What Not To Try
“Cutting Down.” Really not worth the bother. There really isn’t any proper evidence that you can wean yourself off nicotine slowly, let alone any evidence that doing so produces a more tolerable experience than going cold turkey. In the years immediately after the Second World War, rationing and low incomes made it worthwhile for many British smokers to attempt to play out their limited cigarette supply over a longer period than they would otherwise have done. Almost invariably, cigarettes earmarked for tomorrow or the day after tomorrow were smoked “today”. Anyway, you deserve to treat yourself with more respect than this.
Stopping Smoking On Holiday. It spoils your holiday, and then the real world comes rushing in all at once and overwhelms you. Do it whilst you’re at work. Mark stopping with a special occasion, sure, but not a two-week type of one.
Putting the money you save into a special jar. Non-smokers don’t do this. All it will serve to do is remind you of smoking. And, do you plan to give yourself change out of a note? Or put money in the jar using your switch card? Remember that you’ll still be making all the other real-world transactions which once would have included cigarettes anyway. Again, either be smoking or not smoking: there is nothing between the two save dangerous no-man’s land.
Asking other people to step in if they see you smoking. Your friends and relatives don’t deserve that kind of burden, and you don’t deserve the damage this can do to your relationships. Either fully own your smoking or become a non-smoker. If you need to consider doing this, you need to do some further thinking about stopping before you embark on it. Reread my articles, or for a different opinion on all of this, try this series by Gillian Riley.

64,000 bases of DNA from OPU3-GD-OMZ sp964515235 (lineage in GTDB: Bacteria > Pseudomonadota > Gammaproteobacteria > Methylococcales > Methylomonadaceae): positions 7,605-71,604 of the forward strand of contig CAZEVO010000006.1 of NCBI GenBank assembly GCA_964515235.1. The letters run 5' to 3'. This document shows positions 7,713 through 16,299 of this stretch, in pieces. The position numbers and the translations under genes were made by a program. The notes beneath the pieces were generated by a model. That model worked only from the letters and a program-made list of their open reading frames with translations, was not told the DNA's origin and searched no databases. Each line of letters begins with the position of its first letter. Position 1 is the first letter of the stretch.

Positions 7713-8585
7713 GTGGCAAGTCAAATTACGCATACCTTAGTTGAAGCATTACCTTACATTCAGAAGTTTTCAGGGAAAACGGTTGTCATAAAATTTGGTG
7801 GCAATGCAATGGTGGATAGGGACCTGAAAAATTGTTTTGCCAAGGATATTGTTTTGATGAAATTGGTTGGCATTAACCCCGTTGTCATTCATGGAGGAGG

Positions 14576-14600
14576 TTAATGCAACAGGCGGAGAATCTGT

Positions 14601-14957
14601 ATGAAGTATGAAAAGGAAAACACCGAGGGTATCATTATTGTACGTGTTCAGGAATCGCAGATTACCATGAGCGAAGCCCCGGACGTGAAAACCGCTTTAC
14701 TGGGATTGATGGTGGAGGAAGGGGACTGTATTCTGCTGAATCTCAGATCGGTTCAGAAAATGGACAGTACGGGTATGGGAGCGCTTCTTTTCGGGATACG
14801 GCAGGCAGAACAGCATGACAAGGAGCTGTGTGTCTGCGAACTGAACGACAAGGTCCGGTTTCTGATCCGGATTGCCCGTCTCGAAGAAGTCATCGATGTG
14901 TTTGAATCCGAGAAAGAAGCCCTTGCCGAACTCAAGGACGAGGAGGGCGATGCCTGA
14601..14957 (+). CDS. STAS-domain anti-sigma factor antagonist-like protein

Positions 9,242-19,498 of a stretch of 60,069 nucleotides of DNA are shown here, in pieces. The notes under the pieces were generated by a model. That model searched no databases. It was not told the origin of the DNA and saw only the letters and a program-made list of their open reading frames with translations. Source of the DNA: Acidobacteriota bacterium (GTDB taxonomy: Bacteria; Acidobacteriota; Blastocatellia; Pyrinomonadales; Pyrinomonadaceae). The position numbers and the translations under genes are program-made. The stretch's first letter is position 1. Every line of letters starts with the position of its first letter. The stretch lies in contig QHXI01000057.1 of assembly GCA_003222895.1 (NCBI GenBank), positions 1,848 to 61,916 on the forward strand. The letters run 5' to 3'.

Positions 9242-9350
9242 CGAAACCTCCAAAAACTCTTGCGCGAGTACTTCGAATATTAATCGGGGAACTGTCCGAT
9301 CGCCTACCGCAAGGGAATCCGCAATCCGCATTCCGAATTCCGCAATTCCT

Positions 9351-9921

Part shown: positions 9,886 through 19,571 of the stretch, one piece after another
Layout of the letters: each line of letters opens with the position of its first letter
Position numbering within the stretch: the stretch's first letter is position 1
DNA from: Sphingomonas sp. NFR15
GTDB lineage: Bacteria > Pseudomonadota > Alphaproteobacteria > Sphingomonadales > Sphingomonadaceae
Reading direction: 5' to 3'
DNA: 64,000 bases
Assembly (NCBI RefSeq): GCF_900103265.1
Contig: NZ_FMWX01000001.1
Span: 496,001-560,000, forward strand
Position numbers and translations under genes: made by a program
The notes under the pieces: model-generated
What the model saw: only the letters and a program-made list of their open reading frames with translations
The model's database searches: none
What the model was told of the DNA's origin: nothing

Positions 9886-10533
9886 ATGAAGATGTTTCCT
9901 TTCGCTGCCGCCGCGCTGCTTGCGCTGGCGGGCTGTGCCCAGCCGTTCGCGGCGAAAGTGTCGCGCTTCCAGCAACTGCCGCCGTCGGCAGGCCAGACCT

Avoiding situations where you expect to smoke. I stopped drinking, but I didn’t avoid my friends or the pub. If you try to avoid places of temptation, you will find there are so many of them that your life is mangled and you will, quite rightly, resent what has brought that about. My advice is, go out, enjoy yourself, see people, do things, have your life. The rewards of stopping smoking are too slight to be worth changing your life upside down for – that’s not rhetorical, just the plain fact of the matter. Stopping smoking does not lead to nirvana: it leaves you in the same neurotic world you were in before.